# How does ghc perform type inference in

I working through the Paul Hudaks highly recommended book Haskell School of Expression. In the 13:th chapter I stumbled across this definition

``````type Time = Float

newtype Behavior a = Beh (Time -> a)
``````

The author has declared several instances of the newtype `Behavior`: `Eq`, `Show`, `Num`, `Fractional` and `Floating`, but among these it´s only one function in one of these instance declarations that is bugging me:

``````instance Num a => Num (Behavior a) where
(+) = lift2 (+)                                   -- This one!
fromInteger = lift0 . fromInteger

lift0 :: a -> Behavior a
lift0 x = Beh (\t -> x)

lift2 :: (a -> b -> c) -> (Behavior a -> Behavior b -> Behavior c)
lift2 g (Beh a) (Beh b)
= Beh (\t -> g (a t) (b t))                      -- Or actually this one.

time :: Behavior Time
time = Beh (\t -> t)
``````

The author describes, after this, that with these new function declarations we can now write `time + 5` and thus lift the `(+)` operator into the realm of Behavior, or something in that fashion. That sounds all good to me, so I nod and smile as I read along. Suddenly, the author explains that: `(time + 5)` is equivalent to `Beh (\t -> t + 5)`, which sounds totally whacked. He actually even provides this unfolding of the expressions to prove it:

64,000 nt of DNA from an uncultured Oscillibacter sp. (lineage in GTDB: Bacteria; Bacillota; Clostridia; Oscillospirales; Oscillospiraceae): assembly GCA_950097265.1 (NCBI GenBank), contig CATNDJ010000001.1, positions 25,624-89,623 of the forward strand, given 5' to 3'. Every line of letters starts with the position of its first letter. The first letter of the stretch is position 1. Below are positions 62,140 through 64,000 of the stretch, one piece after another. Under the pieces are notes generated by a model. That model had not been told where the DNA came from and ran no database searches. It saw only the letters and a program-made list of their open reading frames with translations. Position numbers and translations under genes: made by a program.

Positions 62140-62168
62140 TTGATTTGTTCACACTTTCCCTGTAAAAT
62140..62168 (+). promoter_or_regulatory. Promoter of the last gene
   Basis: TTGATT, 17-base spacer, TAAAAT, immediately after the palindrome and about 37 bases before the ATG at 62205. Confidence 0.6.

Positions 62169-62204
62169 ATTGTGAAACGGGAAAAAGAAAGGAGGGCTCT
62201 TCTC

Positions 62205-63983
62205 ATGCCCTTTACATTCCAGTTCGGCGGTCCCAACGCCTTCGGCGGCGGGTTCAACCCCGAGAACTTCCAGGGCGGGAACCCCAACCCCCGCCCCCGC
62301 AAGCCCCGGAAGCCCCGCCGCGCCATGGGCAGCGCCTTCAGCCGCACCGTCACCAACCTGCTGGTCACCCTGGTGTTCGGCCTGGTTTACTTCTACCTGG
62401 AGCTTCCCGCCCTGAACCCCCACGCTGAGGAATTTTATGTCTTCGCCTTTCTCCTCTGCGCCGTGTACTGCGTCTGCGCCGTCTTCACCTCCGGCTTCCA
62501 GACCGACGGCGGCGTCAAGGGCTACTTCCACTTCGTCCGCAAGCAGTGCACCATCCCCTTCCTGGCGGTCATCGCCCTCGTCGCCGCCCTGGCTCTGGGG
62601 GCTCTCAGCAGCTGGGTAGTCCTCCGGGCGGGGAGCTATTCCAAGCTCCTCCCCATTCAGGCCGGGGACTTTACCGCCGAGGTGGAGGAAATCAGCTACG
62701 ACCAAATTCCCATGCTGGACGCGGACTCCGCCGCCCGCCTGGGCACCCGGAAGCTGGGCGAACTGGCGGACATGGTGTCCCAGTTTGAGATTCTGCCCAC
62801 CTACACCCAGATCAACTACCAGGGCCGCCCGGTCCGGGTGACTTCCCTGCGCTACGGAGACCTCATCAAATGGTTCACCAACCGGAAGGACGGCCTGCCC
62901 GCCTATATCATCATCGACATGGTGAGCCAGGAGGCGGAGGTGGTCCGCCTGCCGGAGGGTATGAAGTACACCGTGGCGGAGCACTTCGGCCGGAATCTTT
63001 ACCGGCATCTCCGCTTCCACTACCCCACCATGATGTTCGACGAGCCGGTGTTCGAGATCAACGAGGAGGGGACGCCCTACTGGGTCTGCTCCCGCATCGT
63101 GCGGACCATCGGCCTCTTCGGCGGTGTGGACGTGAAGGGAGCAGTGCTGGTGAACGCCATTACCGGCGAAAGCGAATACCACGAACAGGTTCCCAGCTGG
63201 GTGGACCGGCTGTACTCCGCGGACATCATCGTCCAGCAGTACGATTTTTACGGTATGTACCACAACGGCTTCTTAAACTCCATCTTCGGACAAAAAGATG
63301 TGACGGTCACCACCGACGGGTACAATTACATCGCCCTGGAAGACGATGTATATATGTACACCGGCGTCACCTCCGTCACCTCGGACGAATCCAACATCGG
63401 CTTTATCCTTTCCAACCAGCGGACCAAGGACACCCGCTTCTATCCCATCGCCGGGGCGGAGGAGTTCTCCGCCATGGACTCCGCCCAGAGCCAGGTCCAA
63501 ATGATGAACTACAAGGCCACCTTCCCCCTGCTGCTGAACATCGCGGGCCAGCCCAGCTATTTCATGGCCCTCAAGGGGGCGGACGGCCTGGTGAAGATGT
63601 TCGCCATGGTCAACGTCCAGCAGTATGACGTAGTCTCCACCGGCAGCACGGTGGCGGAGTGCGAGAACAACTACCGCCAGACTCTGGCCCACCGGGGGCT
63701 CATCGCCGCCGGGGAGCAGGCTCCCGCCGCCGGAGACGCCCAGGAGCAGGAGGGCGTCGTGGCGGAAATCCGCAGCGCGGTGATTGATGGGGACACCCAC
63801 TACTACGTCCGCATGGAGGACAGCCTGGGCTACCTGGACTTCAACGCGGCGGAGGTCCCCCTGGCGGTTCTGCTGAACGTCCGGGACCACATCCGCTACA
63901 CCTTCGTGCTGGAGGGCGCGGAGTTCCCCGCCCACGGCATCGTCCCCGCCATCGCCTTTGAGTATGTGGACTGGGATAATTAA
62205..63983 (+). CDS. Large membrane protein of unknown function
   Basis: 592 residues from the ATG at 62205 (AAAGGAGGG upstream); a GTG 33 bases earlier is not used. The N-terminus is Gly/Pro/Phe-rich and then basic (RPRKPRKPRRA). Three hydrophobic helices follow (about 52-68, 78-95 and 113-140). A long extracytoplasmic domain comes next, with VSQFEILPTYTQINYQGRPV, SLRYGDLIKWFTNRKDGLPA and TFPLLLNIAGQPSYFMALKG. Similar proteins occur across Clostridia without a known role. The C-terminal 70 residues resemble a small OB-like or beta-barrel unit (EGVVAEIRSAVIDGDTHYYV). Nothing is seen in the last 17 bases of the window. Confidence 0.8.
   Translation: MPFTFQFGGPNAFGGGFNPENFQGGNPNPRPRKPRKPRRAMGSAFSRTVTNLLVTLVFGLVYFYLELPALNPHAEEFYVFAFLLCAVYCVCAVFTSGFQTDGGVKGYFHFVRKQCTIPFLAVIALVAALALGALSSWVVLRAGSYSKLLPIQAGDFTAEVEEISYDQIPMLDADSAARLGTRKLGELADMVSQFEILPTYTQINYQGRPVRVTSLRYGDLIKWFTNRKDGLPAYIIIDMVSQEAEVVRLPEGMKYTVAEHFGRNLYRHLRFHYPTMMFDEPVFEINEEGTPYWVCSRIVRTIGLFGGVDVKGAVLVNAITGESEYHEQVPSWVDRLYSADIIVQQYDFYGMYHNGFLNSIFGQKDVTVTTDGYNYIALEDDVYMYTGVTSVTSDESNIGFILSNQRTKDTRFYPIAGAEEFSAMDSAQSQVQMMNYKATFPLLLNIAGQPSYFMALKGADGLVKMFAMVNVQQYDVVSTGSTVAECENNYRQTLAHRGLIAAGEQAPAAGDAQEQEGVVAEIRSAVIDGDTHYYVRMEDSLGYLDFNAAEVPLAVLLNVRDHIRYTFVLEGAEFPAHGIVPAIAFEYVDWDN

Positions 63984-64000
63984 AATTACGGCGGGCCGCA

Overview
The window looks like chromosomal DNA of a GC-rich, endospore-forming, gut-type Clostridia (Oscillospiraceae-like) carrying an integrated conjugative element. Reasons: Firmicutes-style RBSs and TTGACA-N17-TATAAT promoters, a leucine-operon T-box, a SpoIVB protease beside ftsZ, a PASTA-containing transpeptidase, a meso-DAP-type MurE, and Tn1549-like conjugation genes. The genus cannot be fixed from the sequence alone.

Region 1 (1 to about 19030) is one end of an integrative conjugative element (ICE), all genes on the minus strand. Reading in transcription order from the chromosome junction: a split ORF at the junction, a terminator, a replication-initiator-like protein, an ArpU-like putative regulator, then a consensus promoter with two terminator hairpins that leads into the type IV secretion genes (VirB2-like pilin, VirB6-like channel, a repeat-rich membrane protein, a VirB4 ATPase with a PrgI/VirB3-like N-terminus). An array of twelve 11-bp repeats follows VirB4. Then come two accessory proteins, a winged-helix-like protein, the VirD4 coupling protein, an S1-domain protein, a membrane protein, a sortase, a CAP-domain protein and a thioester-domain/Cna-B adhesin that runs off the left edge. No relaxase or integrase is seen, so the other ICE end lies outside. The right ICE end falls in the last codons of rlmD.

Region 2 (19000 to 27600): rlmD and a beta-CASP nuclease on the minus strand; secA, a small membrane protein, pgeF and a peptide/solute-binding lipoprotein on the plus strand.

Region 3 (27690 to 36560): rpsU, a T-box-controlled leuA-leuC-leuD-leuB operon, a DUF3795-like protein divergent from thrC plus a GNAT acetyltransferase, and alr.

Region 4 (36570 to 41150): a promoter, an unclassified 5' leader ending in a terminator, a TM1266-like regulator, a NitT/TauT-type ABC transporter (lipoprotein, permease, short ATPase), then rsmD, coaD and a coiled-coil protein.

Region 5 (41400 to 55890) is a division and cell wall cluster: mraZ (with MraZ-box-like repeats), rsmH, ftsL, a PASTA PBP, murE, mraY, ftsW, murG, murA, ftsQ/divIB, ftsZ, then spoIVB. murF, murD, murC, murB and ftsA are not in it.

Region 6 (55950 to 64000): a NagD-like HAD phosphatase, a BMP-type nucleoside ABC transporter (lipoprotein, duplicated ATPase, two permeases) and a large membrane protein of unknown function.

``````time + 5
(lift2 (+)) (Beh (\t -> t)) (Beh (\t -> 5))
==> { unfold lift2 }
(\ (Beh a) (Beh b) -> Beh (\t -> a t + b t)) (Beh (\t -> t)) (Beh (\t -> 5))
==> { unfold anonymous function }
Beh (\t -> (\t -> t) t + (\t -> 5) t )
==> { unfold two anonymous functions }
Beh (\t -> t + 5)
``````

This is more specifically what I´m having trouble understanding. To me the correct statement would be: `time + (Beh 5)` is equivalent to `Beh (\t -> t + 5)`. But when I infer the type in ghci it tells me (of course) that the author is right and that I´m stupid in some formal way. Can someone please explain it to me.

-
`Beh 5` would be wrong. It should be `Beh (const 5)`, as `5` is not a function. – Karolis Juodelė Jul 21 '14 at 13:06
I think your real problem is that you are missing the `fromInteger` part of the `Num` class - this is where you "wrap" the `5` into a `Behaviour`;) – Carsten Jul 21 '14 at 13:06
The expression `time + 5` is actually equal to `Beh (\ t -> t + (5 t))`. Look at the `fromInteger` method for `Num (Behaviour a)`. The crucial point is that integer literals have an implicit `fromInteger`, so when you write 5 it's actually `fromInteger (5::Integer))`. – augustss Jul 21 '14 at 13:06
@KarolisJuodelė That is a good point, but as I explained I type checked the expression and (time + 5) :: Behaviour Time – patriques Jul 21 '14 at 13:07
@tempestadept just did (kindof) - it's just that you `integer constants` are overloaded for each `Num` instance so you can have `5 :: Int`, `5 :: Float` and yes even `5 :: Behaviour a` – Carsten Jul 21 '14 at 13:10

`(+)` has type `Num a => a -> a -> a`. Here `a` is `Behavior Float`. The literal `5` in your code is converted to `Behavior Float` with `fromInteger`, which should look like `fromInteger n = Beh (\t -> fromInteger n)`.
`Beh 5` wouldn't typecheck since `Beh` wraps a function of type `Float -> a`, not a number.